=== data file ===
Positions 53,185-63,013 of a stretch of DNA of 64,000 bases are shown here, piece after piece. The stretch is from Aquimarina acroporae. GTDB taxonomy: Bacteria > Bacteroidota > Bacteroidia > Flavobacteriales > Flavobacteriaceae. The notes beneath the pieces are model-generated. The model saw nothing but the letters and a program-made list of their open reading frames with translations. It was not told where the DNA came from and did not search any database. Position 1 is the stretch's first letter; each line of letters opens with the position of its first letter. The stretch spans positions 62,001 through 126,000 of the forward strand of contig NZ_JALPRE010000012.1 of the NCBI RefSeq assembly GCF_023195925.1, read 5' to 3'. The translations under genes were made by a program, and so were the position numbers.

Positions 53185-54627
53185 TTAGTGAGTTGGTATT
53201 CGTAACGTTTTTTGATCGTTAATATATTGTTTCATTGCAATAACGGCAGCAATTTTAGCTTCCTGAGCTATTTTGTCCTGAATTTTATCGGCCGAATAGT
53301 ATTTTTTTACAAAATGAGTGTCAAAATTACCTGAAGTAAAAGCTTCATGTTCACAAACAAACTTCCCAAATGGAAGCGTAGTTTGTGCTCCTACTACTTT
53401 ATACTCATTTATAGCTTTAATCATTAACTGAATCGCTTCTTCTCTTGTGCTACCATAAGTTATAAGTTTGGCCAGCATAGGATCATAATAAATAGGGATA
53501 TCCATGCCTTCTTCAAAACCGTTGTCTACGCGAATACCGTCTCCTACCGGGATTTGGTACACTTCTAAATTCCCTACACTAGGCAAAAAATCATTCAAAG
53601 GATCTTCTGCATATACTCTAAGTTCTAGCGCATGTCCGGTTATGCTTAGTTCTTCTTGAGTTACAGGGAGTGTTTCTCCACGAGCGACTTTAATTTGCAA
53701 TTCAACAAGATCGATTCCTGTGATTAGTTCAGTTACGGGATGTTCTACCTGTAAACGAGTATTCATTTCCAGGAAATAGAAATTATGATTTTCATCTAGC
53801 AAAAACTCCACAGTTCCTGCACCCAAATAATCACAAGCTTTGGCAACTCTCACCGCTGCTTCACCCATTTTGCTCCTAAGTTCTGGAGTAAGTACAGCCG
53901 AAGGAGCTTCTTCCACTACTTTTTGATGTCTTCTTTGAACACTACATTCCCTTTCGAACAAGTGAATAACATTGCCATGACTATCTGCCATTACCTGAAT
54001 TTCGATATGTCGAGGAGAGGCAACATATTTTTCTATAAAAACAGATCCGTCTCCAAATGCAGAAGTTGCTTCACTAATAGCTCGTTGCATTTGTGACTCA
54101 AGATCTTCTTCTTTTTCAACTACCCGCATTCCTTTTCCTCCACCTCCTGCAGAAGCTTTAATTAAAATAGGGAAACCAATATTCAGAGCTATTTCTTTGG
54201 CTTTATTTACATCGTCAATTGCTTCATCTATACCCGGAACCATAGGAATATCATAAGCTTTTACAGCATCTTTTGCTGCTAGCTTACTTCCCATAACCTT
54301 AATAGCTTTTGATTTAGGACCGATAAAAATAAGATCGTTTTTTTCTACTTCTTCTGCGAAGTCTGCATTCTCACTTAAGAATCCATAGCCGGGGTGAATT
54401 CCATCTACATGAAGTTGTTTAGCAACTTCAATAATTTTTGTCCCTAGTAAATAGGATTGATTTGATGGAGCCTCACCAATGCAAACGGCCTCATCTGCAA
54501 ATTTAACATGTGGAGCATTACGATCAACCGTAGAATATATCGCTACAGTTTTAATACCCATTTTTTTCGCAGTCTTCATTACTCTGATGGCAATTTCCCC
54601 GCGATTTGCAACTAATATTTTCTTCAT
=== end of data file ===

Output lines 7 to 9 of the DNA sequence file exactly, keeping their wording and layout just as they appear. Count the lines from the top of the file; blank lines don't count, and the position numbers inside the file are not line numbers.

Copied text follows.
53501 TCCATGCCTTCTTCAAAACCGTTGTCTACGCGAATACCGTCTCCTACCGGGATTTGGTACACTTCTAAATTCCCTACACTAGGCAAAAAATCATTCAAAG
53601 GATCTTCTGCATATACTCTAAGTTCTAGCGCATGTCCGGTTATGCTTAGTTCTTCTTGAGTTACAGGGAGTGTTTCTCCACGAGCGACTTTAATTTGCAA
53701 TTCAACAAGATCGATTCCTGTGATTAGTTCAGTTACGGGATGTTCTACCTGTAAACGAGTATTCATTTCCAGGAAATAGAAATTATGATTTTCATCTAGC